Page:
The US Dollar Index (DXY), made up of only G-10 currencies, has been weakening in fits and starts since the first few days of 2017, when it reached its highest level in 14 years. DXY is down about 10% since the start of the year, contrary to strong expectations that it would rise in 2017. Similarly, the Federal Reserve’s US Trade Weighted Broad Dollar Index (USTWBROA), which includes emerging markets (EM) currencies, is down about 8% since late December 2016 from its highest level in 15 years.
The main factors that contributed to dollar weakness in 2017 were: (1) an acceleration of global growth while US growth remained anemic at around 2% — US GDP was an unusual laggard within the G-3; (2) shifting monetary policy from a number of key central banks from easing to either a neutral stance or contemplating the start of a cycle of tighter policy; (3) diminishing political risks in the Eurozone after the French presidential election; and decreased confidence in the Trump administration’s ability to pass its agenda of tax reform stimulus, infrastructure spending, and deregulation as politics soured in the US.
After the recent correction, the US dollar remains about 10% overvalued versus many currencies such as the euro, the Japanese yen, and the British pound based on the Organization for Economic Co-operation and Development (OECD) Purchasing Power Parity valuation measures. Using different methodologies based on the Consumer Price Index and adjusting for current account balances, the US dollar remains as much as 30% overvalued against the Japanese yen and the Swedish krone. Of course, determining fair value is difficult for currencies, and currencies can deviate by 20% or more from fair value measures for prolonged periods. Nevertheless, most studies currently show that valuation would not be an impediment to a further weakening of about 10% for the US dollar across many major currencies and a large number of emerging market currencies.
We expect the themes which undermined the US dollar so far this year to continue for some time. The major economies of the world are expected to grow for the immediate future, with recession risks at low levels barring unpredictable political or economic shocks. Most importantly, the monetary policy divergence between the US and the Eurozone firmly in place since late 2013 reached an inflection point earlier this year. The Federal Reserve is within a few hikes of reaching a neutral federal funds rate given the low growth/low inflation environment in the US (and the major economies of the world). By contrast, the European Central Bank has begun reducing its purchases of government bonds in April 2017. It is only expected to start raising rates sometime in 2018, with a cycle that will likely continue for a long time after the Federal Reserve is done raising rates. The European political process may finally have turned a corner with the French election and should gain a stronger footing after the German election in the fall; the days of the sovereign debt crisis and existential fears for the euro project now seem more distant. Unfortunately the travails of the Trump administration, by contrast, are unlikely to dissipate any time soon. The upcoming year will likely remain as politically difficult as 2017 has been, with an important set of mid-term Congressional elections in November 2018.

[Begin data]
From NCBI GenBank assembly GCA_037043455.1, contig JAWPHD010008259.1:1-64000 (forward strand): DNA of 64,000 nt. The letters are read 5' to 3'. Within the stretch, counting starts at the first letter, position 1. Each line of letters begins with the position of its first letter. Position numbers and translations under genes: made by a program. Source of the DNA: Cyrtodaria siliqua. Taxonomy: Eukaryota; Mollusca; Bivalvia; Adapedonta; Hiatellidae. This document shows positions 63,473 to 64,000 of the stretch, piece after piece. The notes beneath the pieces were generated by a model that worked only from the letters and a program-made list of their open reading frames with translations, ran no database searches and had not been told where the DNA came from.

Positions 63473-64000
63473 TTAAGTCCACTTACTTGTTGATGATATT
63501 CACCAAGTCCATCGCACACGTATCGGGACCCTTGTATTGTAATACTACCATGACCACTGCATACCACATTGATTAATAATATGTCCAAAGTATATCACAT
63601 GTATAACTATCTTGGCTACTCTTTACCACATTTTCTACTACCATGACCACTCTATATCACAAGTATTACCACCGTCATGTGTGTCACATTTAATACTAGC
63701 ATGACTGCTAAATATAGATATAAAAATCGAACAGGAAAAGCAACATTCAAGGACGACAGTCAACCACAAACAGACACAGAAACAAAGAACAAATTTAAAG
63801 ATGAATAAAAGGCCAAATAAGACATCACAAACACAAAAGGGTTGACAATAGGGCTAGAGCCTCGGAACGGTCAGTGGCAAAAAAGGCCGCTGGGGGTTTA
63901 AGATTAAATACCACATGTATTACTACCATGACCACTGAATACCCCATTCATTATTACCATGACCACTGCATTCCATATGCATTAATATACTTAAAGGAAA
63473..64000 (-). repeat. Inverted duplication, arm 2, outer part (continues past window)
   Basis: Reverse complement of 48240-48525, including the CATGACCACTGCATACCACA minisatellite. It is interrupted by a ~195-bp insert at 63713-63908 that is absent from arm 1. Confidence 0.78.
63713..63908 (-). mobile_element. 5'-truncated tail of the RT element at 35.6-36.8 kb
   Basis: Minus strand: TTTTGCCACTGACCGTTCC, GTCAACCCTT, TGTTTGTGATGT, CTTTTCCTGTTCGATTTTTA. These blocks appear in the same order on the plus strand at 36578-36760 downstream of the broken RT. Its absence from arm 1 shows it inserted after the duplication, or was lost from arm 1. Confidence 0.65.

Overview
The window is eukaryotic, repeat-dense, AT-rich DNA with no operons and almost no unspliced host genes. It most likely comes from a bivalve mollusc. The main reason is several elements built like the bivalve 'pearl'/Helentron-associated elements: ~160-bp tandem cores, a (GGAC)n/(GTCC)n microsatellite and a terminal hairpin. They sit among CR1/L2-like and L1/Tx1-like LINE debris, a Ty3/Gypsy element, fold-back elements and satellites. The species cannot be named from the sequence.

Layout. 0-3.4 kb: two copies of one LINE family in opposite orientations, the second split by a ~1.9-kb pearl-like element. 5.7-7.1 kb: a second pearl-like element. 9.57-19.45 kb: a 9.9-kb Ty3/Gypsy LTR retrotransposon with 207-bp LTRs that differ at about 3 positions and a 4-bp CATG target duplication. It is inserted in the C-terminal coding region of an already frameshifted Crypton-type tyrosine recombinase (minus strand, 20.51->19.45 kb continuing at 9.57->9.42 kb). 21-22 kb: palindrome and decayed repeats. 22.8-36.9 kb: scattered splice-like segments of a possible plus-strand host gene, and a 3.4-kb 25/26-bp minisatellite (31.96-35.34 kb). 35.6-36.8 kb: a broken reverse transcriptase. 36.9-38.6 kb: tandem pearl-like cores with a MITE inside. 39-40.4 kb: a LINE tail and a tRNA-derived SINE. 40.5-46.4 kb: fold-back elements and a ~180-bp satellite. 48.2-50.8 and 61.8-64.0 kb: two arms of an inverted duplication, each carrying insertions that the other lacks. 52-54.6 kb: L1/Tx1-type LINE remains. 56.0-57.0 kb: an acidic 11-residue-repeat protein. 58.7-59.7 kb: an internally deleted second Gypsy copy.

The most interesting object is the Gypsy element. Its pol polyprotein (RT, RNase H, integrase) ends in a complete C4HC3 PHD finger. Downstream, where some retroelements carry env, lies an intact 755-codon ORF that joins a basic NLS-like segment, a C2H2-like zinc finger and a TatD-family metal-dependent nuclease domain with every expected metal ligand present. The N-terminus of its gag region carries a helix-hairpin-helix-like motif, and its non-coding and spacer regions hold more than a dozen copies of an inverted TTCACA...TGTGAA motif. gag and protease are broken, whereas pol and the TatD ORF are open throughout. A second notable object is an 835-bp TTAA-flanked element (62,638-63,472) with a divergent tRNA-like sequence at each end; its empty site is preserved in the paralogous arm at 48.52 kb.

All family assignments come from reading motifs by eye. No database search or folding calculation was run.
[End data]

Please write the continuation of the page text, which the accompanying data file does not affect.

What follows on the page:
In light of the shifting dynamics of economic growth, monetary policy divergence, and domestic politics in the US vs. Europe, as well as the fact that the US dollar still remains overvalued by most measures, we would favor a weakening bias for the US currency well into 2018. The days of exceptionalism for the US economy, monetary policy, and politics appear to be behind us for the medium term.
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